Today I was surprised to notice that some blog entries on this website have received a couple of comments. On closer inspection, though, it turned out that the comments were merely comment spam. It is a mystery how the spambot responsible for the comments managed to circumvent my CAPTCHA system, but I guess I should have known that it would happen eventually.
A few minutes ago I stumbled across this page. After a moment of stunned silence (incredulous thought: "can this really be true?") I suffered one of those true laughing fits that leave you weak and helpless :-)
On second thought, I now wonder: What's the point? Why do they do this? Here are my ruminations...
Yesterday I finally had enough! The spam situation had escalated to such a painful level that, even though I had long tried to avoid it, at last I made the decision to configure my system to use greylisting. Using the Debian package
greylistd and studying this excellent HOWTO, I was able to whip up a suitable configuration for my MTA (Exim) in a very short time. After a few manual tests I let the experiment go live, and waited...
Today I published a new PGP key (the ID is 0x1319CD4F3FF38573), the third since I started fiddling with PGP in 2002. The first key never made it to any keyserver, and the second key was published to keyservers but I never really used it except for encrypting some private documents.
A few months ago, after a brief encounter with svk, I became interested in distributed version control systems (or DSCMs). I soon decided that I wanted to move away from Subversion - not because I didn't like SVN anymore, but because I saw an interesting new technical challenge, and also because I thought (and still think) that knowing how to work with a DSCM is a valuable skill to employers. After a brief comparison of the most prominent open source DSCMs (Bazaar, Git, Mercurial), I decided to go with Git.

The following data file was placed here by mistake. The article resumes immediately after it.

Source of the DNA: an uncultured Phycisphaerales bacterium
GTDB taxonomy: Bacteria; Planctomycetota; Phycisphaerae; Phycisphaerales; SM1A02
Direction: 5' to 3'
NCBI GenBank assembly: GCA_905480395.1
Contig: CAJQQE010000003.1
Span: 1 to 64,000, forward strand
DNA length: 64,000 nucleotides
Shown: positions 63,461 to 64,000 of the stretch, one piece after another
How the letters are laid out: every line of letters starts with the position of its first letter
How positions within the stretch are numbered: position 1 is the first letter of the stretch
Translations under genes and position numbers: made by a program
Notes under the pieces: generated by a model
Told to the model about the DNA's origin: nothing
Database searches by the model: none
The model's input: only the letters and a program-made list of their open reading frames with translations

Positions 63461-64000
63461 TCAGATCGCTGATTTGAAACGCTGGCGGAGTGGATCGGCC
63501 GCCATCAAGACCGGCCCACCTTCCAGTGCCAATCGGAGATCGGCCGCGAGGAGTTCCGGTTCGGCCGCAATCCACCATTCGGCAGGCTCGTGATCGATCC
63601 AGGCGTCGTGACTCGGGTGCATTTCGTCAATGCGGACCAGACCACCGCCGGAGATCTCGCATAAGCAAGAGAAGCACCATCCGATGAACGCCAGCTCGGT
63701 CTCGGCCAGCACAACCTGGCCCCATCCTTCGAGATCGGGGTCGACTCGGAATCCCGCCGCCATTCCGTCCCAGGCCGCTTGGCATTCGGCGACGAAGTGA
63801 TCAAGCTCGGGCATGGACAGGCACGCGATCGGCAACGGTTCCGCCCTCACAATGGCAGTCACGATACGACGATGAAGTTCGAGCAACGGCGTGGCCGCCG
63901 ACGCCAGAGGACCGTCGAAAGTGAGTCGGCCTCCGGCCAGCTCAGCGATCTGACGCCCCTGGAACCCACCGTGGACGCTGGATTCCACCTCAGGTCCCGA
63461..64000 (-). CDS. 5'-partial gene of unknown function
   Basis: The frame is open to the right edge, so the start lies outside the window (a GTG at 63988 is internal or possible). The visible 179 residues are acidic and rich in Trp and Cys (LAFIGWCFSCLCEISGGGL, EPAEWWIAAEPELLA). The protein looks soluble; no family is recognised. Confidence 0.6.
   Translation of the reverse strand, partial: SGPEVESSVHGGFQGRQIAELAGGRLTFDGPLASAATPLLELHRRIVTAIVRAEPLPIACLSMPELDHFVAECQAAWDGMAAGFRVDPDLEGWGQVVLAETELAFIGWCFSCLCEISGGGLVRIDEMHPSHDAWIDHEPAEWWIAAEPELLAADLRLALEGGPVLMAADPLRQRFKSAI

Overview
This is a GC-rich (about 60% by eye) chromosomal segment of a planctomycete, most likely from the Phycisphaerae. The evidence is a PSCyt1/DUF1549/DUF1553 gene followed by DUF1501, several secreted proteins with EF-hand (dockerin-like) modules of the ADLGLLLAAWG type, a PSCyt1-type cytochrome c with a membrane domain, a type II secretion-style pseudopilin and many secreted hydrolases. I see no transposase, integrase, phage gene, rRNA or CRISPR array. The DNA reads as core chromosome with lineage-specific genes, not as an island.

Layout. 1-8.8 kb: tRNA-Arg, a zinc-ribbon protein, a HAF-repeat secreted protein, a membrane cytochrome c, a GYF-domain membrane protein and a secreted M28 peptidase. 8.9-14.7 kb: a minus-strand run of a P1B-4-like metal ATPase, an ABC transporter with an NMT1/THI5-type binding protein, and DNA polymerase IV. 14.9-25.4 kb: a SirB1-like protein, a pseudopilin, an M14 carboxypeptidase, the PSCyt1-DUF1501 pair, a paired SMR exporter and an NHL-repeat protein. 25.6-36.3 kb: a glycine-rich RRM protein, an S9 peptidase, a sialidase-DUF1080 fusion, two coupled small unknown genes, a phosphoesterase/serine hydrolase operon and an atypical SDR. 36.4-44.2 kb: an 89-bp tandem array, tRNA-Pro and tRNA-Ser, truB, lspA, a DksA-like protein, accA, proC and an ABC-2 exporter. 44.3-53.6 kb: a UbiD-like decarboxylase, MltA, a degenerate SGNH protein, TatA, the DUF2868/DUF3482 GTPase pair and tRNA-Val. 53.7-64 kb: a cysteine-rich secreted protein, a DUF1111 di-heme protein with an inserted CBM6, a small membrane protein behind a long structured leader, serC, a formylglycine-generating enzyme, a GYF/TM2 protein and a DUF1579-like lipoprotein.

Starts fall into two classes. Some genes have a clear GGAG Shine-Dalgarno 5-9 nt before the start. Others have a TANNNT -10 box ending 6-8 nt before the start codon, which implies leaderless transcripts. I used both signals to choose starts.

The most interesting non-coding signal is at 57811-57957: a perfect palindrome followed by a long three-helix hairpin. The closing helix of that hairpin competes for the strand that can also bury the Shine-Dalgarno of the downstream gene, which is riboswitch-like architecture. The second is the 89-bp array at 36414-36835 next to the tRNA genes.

Version 0.3 of
mkroesti renames the hash
crypt-des and adds the following new hashes:
crypt-apr1; this hash requires the module
python-aprmd5which I am going to make available as a separate project ASAP
As usual, the tar ball is available from the project page.
I have just made the first public release 0.1 of dgsmonX, a little project that I have been working on over the past 2 years. The project has its own web page where you will find more details if you are interested.
Here is the project summary:
dgsmonX is a faceless Mac OS X application (i.e. an application that is not visible in the Dock) that monitors the games you have joined on any number of Dragon Go Servers (DGS) and alerts you when it is your turn to move.
This is the first public release 0.1 of
mkroesti, a small Python learning project of mine. Visit the project web page for details if the following project résumé piques your interest.
mkroestiis a program written in Python that, given an input, is capable of generating different kinds of cryptographic and other hashes from that input.
mkroestitakes its input either interactively from the user, or from any one of the following sources: standard input, the command line, any file. So far,
mkroestidoes not have its own implementation of hash algorithms. Instead, it relies on other Python modules to provide algorithm implementations and merely acts as a front end to those modules.
At the moment,
mkroestican only be run as a command line utility. One of the next versions will allow
mkroestito be run as a web application. There is also a plan for implementing a Mac OS X GUI front end.
Click on the "read more" link to see one hell of a convincing reason for loving Macs!